My father’s glaucoma has shaped me into the person I am today and made me so appreciative of one of the most important senses we have-our vision. He is the reason why I decided to become an optometrist.
3. What Optometry school did you go to?
4. Where do you currently practice?
5. Do you offer any specialty services in your practice?
My practice mainly focuses on ocular disease in a geriatric population.
6. Name 1 to 3 hurdles you personally faced as a private practice owner and how did you overcome them?
One hurdle that I faced early in my career is time management with a busy clinic schedule. After graduation, I wasn’t used to seeing 16-18 patients a day. I wanted to spend more time with my clinical exam and did not want to rush patients who had questions or more concerns, especially early in my career. As a result, I often ran behind and felt overwhelmed in clinic.
Over time, I was able to improve my exam efficiency and also learned to multitask. I learned to slow down when needed and be able to sense when certain patients needed more time and attention. I decreased the amount of pressure I put on myself, and learned that not everything needed to be done in one visit. If a patient needed more time with a certain test or more time with their contact lens fitting, I could bring them back to complete the remainder of the exam.
Another challenge I’ve overcome in my career is having the courage to speak up when ethical concerns arise. Martin Luther King, Jr. once said “The ultimate measure of a man is not where he stands in moments of comfort and convenience, but where he stands at times of challenge and controversy.”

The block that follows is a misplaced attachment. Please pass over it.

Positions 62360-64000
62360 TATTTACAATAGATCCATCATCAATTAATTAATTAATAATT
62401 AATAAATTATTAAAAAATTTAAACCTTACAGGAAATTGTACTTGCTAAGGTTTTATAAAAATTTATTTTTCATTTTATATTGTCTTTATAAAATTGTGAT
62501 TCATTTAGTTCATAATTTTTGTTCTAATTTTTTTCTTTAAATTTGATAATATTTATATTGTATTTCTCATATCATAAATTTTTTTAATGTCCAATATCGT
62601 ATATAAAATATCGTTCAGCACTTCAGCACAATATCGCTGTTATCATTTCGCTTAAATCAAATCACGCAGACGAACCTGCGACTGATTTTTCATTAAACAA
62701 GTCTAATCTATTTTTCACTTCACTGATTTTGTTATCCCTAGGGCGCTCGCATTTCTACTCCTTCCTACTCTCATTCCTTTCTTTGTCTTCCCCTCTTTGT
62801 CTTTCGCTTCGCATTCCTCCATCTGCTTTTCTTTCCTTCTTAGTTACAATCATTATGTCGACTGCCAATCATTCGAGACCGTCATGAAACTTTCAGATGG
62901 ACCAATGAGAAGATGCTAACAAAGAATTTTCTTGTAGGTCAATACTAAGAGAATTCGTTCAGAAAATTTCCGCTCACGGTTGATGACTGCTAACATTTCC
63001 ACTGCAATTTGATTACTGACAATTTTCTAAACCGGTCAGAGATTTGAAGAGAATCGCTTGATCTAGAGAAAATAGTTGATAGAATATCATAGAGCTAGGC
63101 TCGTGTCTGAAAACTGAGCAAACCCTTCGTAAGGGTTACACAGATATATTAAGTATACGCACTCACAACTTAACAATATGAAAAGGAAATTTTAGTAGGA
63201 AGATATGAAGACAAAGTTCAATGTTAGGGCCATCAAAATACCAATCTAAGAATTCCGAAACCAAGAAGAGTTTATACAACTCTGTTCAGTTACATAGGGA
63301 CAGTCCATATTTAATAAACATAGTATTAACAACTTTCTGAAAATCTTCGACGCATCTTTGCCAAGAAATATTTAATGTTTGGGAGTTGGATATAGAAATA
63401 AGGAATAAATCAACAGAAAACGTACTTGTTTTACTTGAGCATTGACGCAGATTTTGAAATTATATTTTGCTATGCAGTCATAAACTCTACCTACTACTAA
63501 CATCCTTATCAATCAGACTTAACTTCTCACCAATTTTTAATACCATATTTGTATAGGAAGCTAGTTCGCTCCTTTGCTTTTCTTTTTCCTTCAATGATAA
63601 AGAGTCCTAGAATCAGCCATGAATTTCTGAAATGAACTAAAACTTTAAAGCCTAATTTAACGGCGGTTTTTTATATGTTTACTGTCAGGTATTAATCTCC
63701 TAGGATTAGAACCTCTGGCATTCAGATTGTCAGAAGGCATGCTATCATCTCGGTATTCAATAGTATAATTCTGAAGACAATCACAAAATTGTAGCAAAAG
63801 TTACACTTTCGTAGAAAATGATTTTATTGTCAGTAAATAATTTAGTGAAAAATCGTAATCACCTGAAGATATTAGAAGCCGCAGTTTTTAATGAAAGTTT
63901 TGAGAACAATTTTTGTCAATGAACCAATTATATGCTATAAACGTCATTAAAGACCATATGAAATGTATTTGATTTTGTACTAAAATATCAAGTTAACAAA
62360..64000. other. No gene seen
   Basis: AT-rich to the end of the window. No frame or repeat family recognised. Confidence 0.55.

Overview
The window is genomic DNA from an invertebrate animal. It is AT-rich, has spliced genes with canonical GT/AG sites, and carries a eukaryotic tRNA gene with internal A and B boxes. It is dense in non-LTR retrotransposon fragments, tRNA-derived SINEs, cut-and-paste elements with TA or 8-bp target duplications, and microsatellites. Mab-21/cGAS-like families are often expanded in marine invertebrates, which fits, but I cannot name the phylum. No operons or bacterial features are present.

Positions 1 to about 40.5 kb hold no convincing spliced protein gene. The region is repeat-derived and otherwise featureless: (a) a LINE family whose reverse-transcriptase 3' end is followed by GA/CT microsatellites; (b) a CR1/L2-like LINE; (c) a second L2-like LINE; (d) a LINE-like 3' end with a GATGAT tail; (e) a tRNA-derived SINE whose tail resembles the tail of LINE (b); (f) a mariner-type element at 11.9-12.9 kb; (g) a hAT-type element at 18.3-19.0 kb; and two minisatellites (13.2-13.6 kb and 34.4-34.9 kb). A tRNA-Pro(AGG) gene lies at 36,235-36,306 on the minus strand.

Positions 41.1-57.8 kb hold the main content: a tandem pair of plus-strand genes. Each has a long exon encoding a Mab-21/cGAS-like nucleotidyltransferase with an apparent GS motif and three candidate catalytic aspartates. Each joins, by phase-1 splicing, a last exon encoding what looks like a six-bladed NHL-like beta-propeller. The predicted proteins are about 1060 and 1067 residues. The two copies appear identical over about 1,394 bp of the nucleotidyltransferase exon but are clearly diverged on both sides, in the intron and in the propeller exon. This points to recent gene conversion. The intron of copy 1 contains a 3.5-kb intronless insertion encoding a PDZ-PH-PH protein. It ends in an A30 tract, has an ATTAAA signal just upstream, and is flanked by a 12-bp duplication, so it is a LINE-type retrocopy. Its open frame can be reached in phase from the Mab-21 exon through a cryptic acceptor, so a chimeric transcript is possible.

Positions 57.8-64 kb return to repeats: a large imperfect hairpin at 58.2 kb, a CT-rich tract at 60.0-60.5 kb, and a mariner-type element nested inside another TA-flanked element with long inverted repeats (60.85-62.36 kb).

Early in my career, I felt the pressure to conform to my professional surroundings or staying quiet even if I didn’t agree with something. I was able to overcome this by getting advice from my mentors and by giving myself “self-reflection” time to think about my principles and values – and to make sure that I always follow my own principles and values no matter the situation.
Getting advice and support from mentors and adhering to my principles and values helped me find the courage to speak up when something doesn’t feel right. One quote that really helped me during this time is the following:
“Living with integrity means not settling for less than what you know you deserve; asking for what you want and need from others; speaking your truth, even though it might create conflict or tension; behaving in ways that are in harmony with your personal values; making choices based on what you believe, and not what others believe.” – Barbara De Angelis
7. If you could go back to when you were a student, what advice would you give yourself?
One piece of advice I would give to myself is to put less pressure on yourself. I think many optometry students set the expectation for themselves that they have to know “EVERYTHING” before they graduate.
Know that your time in optometry school is just a foundation that you’ll use to build upon. Don’t think that you have to spend the majority of your time in a library studying in order to be successful in school or your future career. Having a balanced lifestyle is so important and that includes resting and taking care of your health in order to be your best to take care of your patients.
Make time to have fun and spend quality time with your colleagues. Build meaningful relationships with your classmates and professors. Optometry school is a once in a lifetime experience, so enjoy every moment!
To contact Betty, you can click on her social media profile links below.